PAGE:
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I have read some online tutorials about soldering through hole components which say that transistors and ICs are delicate components and can be easily damaged by heat. So they recommend to keep the soldering iron in contact with the leads not more than 2-3 seconds and also to use heatsink while soldering.

Here is a quote from one of the tutorials

Some components, such as transistors, can be damaged by heat when soldering so if you are not an expert it is wise to use a heat sink clipped to the lead between the joint and the component body.The heat sink works by taking some of the heat being supplied by the soldering iron and this helps to prevent the component's temperature increasing too much.

But when it comes to soldering surface mount IC and components, some prefer to use a reflow oven which heats up the entire board as well as the delicate IC to a temperature above the melting point of solder.

SO why don't those components get fried?

What makes the tiny components survive such temperatures while big through hole components can't even if they have larger surface to dissipate heat?

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    \$\begingroup\$ I haven't seen heatsinks clipped to transistor wires for soldering since the germanium days. Come to think of it, I've never seen germanium SMD parts either... \$\endgroup\$ – Brian Drummond May 7 '18 at 18:06
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One of the key points to answer your question is thermal stress. When you apply heat to one pin of a device, there is a suden and huge temperature difference between that point and the rest of the device. That difference is stress, and the result can be a material breakout.

On an oven, on the other hand, all the board is put under a controlled, gradual thermal rise. ALL the points of the device are at almost the same temperature, so there are no thermal stresses (or they are much smaller than) they were when you applied the soldering tool to ONE pin and the rest of the device is at room temperature.

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  • \$\begingroup\$ In addition to the above. The assembly house will/may perform the soldering and/or reflow in stages. Maybe the SM parts are reflowed then the use of an ACE (selective/localized soldering) process as the last thermal process. Thus minimizing any thermal shock/stress to the most sensitive parts. Control of the dwell on different zones (for TH parts) will also help manage any thermal stress. \$\endgroup\$ – Steve May 7 '18 at 18:18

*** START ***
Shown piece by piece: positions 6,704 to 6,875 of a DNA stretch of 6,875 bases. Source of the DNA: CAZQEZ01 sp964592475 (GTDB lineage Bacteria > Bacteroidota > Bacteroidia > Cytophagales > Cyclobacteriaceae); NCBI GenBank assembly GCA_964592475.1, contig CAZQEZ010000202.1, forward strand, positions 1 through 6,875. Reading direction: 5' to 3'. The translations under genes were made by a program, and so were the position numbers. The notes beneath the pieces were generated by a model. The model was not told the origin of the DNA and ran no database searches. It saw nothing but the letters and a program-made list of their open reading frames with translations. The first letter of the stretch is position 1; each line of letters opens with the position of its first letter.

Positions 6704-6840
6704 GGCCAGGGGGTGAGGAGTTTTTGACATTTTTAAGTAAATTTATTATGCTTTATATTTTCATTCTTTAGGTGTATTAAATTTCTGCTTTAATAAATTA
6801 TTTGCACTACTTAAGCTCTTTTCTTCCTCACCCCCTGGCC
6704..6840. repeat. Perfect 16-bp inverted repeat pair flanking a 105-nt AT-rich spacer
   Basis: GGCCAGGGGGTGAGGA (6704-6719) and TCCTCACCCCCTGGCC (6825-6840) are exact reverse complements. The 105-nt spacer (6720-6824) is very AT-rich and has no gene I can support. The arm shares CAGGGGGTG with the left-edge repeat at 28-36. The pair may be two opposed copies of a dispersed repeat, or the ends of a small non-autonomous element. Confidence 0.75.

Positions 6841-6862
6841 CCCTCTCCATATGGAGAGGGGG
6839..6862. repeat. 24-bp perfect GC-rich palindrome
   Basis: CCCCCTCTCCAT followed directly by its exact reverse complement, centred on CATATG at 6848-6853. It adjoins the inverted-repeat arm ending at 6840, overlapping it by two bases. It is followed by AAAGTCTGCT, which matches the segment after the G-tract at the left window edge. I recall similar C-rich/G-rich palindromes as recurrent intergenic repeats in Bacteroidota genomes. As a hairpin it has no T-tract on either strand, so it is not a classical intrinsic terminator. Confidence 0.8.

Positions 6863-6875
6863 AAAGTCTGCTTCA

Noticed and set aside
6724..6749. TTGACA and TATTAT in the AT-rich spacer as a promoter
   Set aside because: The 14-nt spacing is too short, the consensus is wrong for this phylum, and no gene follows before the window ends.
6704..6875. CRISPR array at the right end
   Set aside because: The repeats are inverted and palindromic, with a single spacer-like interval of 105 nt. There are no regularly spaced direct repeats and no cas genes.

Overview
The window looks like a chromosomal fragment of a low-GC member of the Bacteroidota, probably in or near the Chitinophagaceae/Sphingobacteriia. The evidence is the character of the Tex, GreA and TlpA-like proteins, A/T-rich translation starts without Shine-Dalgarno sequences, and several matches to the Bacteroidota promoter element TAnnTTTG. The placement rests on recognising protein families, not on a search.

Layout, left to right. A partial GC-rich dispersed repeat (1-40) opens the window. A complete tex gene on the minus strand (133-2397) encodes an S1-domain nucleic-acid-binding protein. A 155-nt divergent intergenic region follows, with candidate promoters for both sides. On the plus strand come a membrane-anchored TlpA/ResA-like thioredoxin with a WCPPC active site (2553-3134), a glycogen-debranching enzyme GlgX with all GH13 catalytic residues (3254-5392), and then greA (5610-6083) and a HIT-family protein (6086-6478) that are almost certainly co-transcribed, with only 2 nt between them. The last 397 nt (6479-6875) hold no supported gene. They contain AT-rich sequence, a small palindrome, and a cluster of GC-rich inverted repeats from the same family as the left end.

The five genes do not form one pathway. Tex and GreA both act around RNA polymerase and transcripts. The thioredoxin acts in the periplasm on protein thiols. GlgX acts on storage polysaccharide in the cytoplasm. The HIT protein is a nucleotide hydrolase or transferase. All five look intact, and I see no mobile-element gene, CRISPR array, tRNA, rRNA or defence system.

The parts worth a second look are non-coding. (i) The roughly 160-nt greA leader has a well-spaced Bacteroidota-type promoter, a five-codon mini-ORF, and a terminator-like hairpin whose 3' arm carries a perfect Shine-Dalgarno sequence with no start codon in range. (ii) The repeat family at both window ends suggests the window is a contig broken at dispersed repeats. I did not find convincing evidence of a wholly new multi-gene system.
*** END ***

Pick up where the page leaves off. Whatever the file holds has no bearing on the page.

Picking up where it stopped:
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    \$\begingroup\$ But isn't the reflow temperature higher than the maximum junction temperature? How do they survive a temperature higher than the highest temperature they are designed for? \$\endgroup\$ – Rupesh Routray May 7 '18 at 18:49
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    \$\begingroup\$ "Maximum Operating / Storage Conditions" \$\ne\$ "Maximum Conditions"; the component neither has to work at that temperature, nor has to survive for hours. Usually, soldering takes minutes at full temperature, and the manufacturers explicitly state a temperature/time curve ("solder profile"). So, they survive that temperature because they were designed so that they are solderable. \$\endgroup\$ – Marcus Müller May 7 '18 at 19:45
  • \$\begingroup\$ Thermal stress (subject of one of my patents) is not something that happens over the tiny distances of computer chips. Rather it is the maximum temperature, as Muller above points out, that does the damage. Also, the last time I observed a solder reflow machine for through hole components, it was not in an oven. During reflow, the time of thermal contact was very brief, just enough for the solder to wet the component leads, and much briefer than a radio ham with a soldering iron can manage. \$\endgroup\$ – richard1941 May 10 '18 at 18:26
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TO-92 and similar types of through-hole transistor packages are not that temperature sensitive. They're soldered by running the bottom of the PCB over a fast-flowing river of molten solder which transfers heat rather quickly. The boards are typically preheated a bit, but only to about 100°C.

Here is a video of wave soldering. The vapor you see coming off the board is mostly from the flux.

Some parts are just unsuitable for reflow soldering because of the type of plastics used, or other material concerns. In some cases they have been adapted by using more expensive plastics, in other cases there is no solution because the plastic is part of the component- for example there are no SMT polystyrene capacitors because of the low melting point of PS. There are SMT film caps using dielectrics such as PPS (Polyphenylene Sulfide) but they're not necessarily as good performing (especially with regard to dielectric absorption).

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